Illinois State Senator Kyle McCarter (R-Lebanon) on Wednesday filed legislation that would amend the state's civil union law to allow Catholic Charities to continue to license foster and adoptive parents without serving same-sex couples.
McCarter's proposal, SB2495, would amend the Illinois Religious Freedom Protection and Civil Union Act, signed into law in January, to allow faith-based agencies like Catholic Charities to decline to provide foster care and adoption services to applicants who "would constitute a violation of the organization's sincerely held religious beliefs" and refer them to other agencies.
The new legislation is the latest development in the ongoing saga between Catholic Charities agencies and the state Department of Children and Family Services who, earlier this year, canceled $30.6 million worth of contracts with Charities because they claimed the agencies were not providing services for the state in a way consistent with its non-discrimination law.
McCarter told the State Journal-Register Friday that he believes his bill will have enough support from the General Assembly to be approved into law should it be called to a vote.
"Catholic Charities is responsible for a majority of adoptions and placements of foster kids in southern Illinois, and they do it for a fraction of the cost, and they do it with an extreme amount of compassion," McCarter said. "Not allowing (Catholic Charities) to refer these small number of cases to DCFS, we’re really missing out on the great service they provide."
Peter Breen, an attorney for the Thomas More Society, the firm representing Catholic Charities in the ongoing legal battle with the state, applauded the introduction of the new bill. Last month, Circuit Judge John Schmidt reiterated his previous decision that DCFS can legally cut their ties with the agencies over their refusal to license same-sex adoptive and foster parents. The firm is expected to appeal that decision.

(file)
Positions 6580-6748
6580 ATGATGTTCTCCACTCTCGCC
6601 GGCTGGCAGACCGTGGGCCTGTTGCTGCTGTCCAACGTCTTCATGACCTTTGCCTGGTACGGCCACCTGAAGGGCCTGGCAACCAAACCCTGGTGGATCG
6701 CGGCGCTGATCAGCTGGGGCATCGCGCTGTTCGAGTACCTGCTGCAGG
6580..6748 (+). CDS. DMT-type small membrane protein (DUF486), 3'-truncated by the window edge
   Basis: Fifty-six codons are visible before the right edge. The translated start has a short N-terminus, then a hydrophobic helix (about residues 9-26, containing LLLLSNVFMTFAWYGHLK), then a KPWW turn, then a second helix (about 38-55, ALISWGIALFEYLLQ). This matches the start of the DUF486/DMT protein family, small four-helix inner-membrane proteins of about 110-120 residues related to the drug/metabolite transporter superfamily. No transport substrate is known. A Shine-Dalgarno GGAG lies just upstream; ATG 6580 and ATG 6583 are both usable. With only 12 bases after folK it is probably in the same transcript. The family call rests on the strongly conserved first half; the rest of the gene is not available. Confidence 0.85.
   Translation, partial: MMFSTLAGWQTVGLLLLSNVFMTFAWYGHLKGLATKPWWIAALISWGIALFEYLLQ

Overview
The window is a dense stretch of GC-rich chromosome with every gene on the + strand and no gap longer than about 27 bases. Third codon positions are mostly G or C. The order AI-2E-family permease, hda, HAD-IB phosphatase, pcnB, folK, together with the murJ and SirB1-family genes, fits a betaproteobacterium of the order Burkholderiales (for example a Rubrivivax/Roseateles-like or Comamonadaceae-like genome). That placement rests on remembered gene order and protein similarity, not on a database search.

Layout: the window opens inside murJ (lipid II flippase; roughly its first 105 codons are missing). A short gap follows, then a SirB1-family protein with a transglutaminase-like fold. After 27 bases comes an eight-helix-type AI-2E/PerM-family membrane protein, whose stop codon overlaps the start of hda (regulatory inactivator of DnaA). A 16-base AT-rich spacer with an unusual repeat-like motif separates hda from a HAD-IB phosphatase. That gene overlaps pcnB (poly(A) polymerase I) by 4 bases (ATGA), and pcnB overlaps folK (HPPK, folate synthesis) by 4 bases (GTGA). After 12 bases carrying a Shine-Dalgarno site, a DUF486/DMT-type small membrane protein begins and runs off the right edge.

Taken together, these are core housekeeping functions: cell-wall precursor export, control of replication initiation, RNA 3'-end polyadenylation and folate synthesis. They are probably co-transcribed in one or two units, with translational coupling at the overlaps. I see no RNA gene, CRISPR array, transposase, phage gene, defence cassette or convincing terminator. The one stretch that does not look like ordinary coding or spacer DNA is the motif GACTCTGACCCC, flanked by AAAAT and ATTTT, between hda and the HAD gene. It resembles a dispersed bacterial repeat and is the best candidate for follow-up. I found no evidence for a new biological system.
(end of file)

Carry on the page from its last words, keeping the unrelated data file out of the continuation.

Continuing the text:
"The people of Illinois do not want to see Catholic Charities and other religious-based foster care agencies driven out of business, period," Breen said in a statement. "Lawmakers intended when they passed the civil union law to protect religious groups from compromising their beliefs regarding civil unions."
LGBT rights advocates see the issue differently. They argue that the Charities cannot accept state funding for providing adoption and foster care services while also violating non-discrimination policies.
Anthony Martinez, executive director of The Civil Rights Agenda, an Illinois LGBT advocacy group, said in a statement that the bill's introduction proved that "the civil institutions behind this affront to LGBT civil rights are not backing down."
"We will not either," Martinez continued in a statement. "We had hoped to kill this bill quietly as has been done in the past. Unfortunately, that strategy is no longer an option and our opposition has now been galvanized. We will ensure that our followers and the community are informed as to the appropriate action once the General Assembly reconvenes."
Bernard Cherkasov, chief executive officer of Equality Illinois, a separate LGBT advocacy group, called McCarter's bill "unacceptable. When it comes to child welfare, there can be no double standards," he noted in a statement.
While DCFS spokesman Kendall Marlowe declined to comment on McCarter's bill, he told the State Journal-Register that the department "remains committed to non-discrimination in child-welfare services."
Earlier this month, Catholic Charities in the Diocese of Peoria withdrew themselves from the ongoing battle between the church and the state when they transferred their adoption and foster care case load to a non-profit group that has no affiliation with the Catholic Church, as the Chicago Tribune reported. In Rockford, an independent agency, Youth Service Bureau of Illinois Valley, stepped in to take over the Catholic Charities case load.
Meanwhile, the dioceses in Joliet, Springfield and Belleville have pressed on with their battle.
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